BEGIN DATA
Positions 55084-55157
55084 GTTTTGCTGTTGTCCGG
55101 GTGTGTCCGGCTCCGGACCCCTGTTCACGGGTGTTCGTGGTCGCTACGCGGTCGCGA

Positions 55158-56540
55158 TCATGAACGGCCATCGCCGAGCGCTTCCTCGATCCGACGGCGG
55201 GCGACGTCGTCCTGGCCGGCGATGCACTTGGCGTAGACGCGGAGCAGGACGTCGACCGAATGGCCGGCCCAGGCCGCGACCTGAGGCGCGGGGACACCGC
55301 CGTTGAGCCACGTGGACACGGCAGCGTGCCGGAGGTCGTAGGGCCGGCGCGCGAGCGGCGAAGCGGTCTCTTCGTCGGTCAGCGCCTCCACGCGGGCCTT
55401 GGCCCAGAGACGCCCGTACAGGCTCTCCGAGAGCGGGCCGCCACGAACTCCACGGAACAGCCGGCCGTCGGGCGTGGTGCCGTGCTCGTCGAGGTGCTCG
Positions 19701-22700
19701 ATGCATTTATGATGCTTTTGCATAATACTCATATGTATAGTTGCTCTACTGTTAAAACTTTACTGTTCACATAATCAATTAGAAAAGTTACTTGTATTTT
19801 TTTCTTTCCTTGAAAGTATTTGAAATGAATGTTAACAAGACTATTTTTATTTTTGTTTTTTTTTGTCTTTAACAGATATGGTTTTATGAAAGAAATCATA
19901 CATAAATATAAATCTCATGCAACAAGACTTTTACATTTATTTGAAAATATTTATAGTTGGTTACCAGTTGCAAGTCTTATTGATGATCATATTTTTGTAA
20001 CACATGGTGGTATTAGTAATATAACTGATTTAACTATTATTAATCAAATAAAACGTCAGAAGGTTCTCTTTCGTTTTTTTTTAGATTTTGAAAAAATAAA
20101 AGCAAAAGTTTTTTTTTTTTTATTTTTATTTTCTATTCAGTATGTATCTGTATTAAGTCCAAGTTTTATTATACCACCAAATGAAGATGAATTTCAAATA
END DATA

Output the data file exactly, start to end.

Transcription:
Positions 55084-55157
55084 GTTTTGCTGTTGTCCGG
55101 GTGTGTCCGGCTCCGGACCCCTGTTCACGGGTGTTCGTGGTCGCTACGCGGTCGCGA

Positions 55158-56540
55158 TCATGAACGGCCATCGCCGAGCGCTTCCTCGATCCGACGGCGG
55201 GCGACGTCGTCCTGGCCGGCGATGCACTTGGCGTAGACGCGGAGCAGGACGTCGACCGAATGGCCGGCCCAGGCCGCGACCTGAGGCGCGGGGACACCGC
55301 CGTTGAGCCACGTGGACACGGCAGCGTGCCGGAGGTCGTAGGGCCGGCGCGCGAGCGGCGAAGCGGTCTCTTCGTCGGTCAGCGCCTCCACGCGGGCCTT
55401 GGCCCAGAGACGCCCGTACAGGCTCTCCGAGAGCGGGCCGCCACGAACTCCACGGAACAGCCGGCCGTCGGGCGTGGTGCCGTGCTCGTCGAGGTGCTCG
Positions 19701-22700
19701 ATGCATTTATGATGCTTTTGCATAATACTCATATGTATAGTTGCTCTACTGTTAAAACTTTACTGTTCACATAATCAATTAGAAAAGTTACTTGTATTTT
19801 TTTCTTTCCTTGAAAGTATTTGAAATGAATGTTAACAAGACTATTTTTATTTTTGTTTTTTTTTGTCTTTAACAGATATGGTTTTATGAAAGAAATCATA
19901 CATAAATATAAATCTCATGCAACAAGACTTTTACATTTATTTGAAAATATTTATAGTTGGTTACCAGTTGCAAGTCTTATTGATGATCATATTTTTGTAA
20001 CACATGGTGGTATTAGTAATATAACTGATTTAACTATTATTAATCAAATAAAACGTCAGAAGGTTCTCTTTCGTTTTTTTTTAGATTTTGAAAAAATAAA
20101 AGCAAAAGTTTTTTTTTTTTTATTTTTATTTTCTATTCAGTATGTATCTGTATTAAGTCCAAGTTTTATTATACCACCAAATGAAGATGAATTTCAAATA